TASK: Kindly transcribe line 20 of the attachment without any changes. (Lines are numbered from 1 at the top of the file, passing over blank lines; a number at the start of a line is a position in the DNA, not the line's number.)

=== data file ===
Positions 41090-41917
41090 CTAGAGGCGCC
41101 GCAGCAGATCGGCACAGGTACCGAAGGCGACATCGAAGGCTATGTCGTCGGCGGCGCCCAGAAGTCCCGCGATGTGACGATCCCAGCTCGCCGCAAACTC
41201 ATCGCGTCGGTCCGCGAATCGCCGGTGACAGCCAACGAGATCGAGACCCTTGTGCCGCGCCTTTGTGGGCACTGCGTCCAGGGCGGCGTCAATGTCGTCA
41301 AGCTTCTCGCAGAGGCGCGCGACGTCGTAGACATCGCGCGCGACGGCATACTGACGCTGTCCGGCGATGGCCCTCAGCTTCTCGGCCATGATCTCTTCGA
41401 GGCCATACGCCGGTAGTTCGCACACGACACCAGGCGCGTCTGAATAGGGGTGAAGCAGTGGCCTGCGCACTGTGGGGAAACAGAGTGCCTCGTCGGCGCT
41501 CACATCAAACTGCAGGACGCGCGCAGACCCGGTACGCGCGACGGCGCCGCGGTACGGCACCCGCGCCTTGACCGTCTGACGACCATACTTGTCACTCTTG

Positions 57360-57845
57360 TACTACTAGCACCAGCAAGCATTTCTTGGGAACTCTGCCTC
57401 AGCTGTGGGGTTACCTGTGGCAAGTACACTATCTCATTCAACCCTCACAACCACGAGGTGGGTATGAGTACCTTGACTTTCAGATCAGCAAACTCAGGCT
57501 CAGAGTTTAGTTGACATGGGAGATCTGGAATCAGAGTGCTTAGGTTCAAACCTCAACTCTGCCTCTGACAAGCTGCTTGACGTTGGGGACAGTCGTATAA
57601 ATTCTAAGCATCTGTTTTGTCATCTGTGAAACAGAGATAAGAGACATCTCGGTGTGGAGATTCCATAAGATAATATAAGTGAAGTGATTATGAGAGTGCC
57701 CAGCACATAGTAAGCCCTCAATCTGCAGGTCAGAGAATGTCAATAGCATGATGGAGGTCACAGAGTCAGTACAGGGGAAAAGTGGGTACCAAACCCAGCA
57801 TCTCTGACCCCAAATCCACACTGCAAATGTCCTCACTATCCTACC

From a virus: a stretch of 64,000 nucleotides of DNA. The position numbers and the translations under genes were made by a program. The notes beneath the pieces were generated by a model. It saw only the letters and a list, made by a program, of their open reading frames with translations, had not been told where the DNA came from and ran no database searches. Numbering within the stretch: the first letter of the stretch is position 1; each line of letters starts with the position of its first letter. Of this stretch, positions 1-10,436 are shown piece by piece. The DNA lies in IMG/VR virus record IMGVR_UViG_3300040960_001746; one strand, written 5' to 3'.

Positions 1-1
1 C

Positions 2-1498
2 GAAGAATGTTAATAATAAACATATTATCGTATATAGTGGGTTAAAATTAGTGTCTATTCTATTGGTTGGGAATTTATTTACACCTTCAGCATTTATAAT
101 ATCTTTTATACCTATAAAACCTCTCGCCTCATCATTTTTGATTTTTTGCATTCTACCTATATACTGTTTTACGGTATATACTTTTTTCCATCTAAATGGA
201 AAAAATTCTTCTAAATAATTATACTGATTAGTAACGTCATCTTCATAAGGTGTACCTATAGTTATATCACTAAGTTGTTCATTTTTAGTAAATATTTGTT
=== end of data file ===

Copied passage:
101 ATCTTTTATACCTATAAAACCTCTCGCCTCATCATTTTTGATTTTTTGCATTCTACCTATATACTGTTTTACGGTATATACTTTTTTCCATCTAAATGGA